Benefits: it can be done quickly and no equipment is necessary
Drawbacks: it requires some confidence and skill; there are nerve tremors afterwards which can be quite strong; it is easier on younger birds, older birds can be tougher; you may not have enough grip strength in your hands and/or your hands may be too small; you may not have the arm strength required (especially if it is a larger rooster, or a larger bird like a goose or turkey). Method: Death is caused by snapping the spinal cord behind the skull along with the major veins and arteries supplying blood to the brain. Unconsciousness follows immediately and death takes about 15-20 seconds, once the brain and heart are deprived of blood.
Note: these instructions are for a right-handed person, reverse if you are left-handed.
1. Hold the bird by its legs in your left hand so it is hanging upside down, with its beak facing to the left. Create a V with the forefinger and middle finger of your right hand.
2. Slide your fingers down the neck so they are sitting either side of the neck, at the base of the skull. Don’t put your fingers right around the neck or have them further up the neck as this makes it much harder to complete a clean break and you’ll throttle the bird instead.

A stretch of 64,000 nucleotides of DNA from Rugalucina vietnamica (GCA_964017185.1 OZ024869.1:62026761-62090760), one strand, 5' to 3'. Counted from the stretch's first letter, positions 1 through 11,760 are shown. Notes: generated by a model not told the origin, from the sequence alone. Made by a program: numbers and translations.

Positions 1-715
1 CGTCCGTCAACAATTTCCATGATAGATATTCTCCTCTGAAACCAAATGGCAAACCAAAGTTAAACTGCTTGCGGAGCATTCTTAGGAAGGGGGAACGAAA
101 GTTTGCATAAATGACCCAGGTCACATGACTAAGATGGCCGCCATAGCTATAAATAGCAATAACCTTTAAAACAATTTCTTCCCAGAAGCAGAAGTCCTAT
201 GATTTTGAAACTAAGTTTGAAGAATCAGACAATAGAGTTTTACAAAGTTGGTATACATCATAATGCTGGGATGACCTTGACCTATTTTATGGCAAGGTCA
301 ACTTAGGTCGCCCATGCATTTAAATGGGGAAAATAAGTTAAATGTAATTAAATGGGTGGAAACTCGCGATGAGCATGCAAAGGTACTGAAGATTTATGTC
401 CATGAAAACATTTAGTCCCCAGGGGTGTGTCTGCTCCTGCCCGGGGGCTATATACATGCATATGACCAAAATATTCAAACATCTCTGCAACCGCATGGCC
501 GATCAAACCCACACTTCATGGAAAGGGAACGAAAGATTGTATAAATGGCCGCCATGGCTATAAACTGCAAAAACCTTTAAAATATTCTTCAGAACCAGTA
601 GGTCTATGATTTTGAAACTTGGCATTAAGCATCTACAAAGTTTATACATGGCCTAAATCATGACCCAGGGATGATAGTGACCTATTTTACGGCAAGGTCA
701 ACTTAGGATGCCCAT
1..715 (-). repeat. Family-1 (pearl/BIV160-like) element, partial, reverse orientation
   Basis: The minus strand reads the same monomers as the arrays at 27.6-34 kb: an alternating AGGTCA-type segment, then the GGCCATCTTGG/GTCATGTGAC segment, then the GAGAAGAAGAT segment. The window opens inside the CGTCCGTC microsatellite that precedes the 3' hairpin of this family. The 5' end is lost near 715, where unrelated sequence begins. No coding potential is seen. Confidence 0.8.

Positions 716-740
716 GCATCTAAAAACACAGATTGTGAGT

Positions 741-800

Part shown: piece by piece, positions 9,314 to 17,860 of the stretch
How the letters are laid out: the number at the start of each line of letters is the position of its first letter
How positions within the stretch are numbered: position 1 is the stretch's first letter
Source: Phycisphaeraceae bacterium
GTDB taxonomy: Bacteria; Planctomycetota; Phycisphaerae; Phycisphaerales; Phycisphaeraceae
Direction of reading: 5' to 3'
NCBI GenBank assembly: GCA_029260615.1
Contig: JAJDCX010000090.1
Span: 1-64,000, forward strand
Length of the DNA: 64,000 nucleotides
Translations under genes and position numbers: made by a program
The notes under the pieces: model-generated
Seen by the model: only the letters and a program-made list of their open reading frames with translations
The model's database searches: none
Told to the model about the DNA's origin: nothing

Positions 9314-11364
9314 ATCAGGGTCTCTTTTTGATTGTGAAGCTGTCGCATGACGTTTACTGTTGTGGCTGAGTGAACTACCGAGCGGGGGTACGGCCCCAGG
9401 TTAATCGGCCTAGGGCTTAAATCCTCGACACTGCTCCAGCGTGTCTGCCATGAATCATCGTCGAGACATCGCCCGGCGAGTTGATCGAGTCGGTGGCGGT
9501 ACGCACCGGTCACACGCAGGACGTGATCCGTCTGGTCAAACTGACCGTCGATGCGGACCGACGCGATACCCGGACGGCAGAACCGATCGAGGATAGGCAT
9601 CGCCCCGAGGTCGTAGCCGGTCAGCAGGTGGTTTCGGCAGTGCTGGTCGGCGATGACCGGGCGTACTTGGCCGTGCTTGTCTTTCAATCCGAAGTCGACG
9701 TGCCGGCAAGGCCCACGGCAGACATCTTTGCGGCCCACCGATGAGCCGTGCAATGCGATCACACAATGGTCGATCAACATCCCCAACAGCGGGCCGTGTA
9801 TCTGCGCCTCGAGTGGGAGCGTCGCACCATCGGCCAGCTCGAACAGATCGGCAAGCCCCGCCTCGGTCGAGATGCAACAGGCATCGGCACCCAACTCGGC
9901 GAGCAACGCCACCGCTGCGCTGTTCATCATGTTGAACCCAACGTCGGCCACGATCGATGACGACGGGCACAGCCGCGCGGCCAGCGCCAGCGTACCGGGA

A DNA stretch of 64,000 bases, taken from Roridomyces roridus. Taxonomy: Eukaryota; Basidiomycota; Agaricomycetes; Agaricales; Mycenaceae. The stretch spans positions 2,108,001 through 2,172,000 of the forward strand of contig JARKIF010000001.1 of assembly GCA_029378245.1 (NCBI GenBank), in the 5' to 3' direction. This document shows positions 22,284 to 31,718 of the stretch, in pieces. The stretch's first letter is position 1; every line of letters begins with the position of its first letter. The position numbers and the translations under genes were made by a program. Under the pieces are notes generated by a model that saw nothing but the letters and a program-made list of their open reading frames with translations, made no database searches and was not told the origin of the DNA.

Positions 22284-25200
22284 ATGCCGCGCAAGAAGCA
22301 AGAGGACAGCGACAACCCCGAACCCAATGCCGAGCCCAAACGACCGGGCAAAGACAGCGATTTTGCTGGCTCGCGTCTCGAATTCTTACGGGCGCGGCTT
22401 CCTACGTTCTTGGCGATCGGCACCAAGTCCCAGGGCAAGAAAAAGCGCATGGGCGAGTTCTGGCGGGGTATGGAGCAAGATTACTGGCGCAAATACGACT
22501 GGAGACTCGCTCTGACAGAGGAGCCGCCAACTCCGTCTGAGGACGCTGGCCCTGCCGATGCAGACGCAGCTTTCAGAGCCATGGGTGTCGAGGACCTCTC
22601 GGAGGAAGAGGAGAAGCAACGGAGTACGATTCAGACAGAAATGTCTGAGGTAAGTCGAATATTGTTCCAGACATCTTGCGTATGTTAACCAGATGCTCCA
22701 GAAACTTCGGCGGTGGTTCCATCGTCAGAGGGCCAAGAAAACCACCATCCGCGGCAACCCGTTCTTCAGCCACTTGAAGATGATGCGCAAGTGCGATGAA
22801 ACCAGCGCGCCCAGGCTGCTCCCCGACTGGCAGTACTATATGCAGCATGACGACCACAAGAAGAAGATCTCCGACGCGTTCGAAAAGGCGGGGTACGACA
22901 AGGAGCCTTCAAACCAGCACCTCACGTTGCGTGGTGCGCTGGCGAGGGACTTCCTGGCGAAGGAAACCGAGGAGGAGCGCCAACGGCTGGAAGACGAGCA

3. Tilt the head at a 90 degree angle towards the right (the beak should be
pointing down or slightly backwards) – this makes the dislocation as easy as possible.
4. Holding the body against you and pull down in a firm motion on the neck. You will feel the neck bones separate from the head, but stay within the skin – if you are very vigorous with this movement you can completely remove the head. Check that there is a gap between the head and the neck - you should just feel skin between your fingers, before you let it go, rather than the bones. The bird will go into tremor and spasms will make it leap around if you put it down. However, the bird will be unconscious and the actions will pump the last of the blood into the neck space. Dropping it in a sack or an empty bucket at this point will help restrict it.
the bird will be unconscious at this point: contain it in a sack or bucket to stop it moving around